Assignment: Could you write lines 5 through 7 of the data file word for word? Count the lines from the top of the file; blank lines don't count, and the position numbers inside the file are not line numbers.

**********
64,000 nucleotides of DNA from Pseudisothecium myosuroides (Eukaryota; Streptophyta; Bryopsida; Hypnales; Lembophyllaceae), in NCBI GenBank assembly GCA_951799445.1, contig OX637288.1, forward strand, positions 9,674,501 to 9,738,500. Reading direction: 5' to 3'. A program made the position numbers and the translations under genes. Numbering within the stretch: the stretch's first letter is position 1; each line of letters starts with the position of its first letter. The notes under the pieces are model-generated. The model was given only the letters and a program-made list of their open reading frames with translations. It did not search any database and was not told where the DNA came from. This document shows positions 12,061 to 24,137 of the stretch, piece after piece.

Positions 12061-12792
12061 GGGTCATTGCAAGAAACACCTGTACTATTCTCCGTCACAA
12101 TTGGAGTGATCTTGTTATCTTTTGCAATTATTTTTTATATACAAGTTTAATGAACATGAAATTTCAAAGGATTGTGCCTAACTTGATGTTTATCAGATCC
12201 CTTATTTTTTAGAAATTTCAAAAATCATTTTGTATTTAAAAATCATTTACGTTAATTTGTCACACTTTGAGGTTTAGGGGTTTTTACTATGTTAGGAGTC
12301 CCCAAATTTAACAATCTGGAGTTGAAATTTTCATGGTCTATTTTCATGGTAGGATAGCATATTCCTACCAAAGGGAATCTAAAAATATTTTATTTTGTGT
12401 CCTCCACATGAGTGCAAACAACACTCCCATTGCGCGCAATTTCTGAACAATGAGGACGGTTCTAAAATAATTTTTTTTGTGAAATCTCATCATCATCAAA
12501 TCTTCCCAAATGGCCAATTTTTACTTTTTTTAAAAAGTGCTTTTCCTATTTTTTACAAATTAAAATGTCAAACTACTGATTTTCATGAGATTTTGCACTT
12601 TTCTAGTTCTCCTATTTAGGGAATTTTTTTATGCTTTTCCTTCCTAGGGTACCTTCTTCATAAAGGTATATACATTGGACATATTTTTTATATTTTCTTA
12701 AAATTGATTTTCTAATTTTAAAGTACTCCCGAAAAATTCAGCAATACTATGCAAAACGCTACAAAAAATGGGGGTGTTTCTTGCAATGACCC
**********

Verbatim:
12201 CTTATTTTTTAGAAATTTCAAAAATCATTTTGTATTTAAAAATCATTTACGTTAATTTGTCACACTTTGAGGTTTAGGGGTTTTTACTATGTTAGGAGTC
12301 CCCAAATTTAACAATCTGGAGTTGAAATTTTCATGGTCTATTTTCATGGTAGGATAGCATATTCCTACCAAAGGGAATCTAAAAATATTTTATTTTGTGT
12401 CCTCCACATGAGTGCAAACAACACTCCCATTGCGCGCAATTTCTGAACAATGAGGACGGTTCTAAAATAATTTTTTTTGTGAAATCTCATCATCATCAAA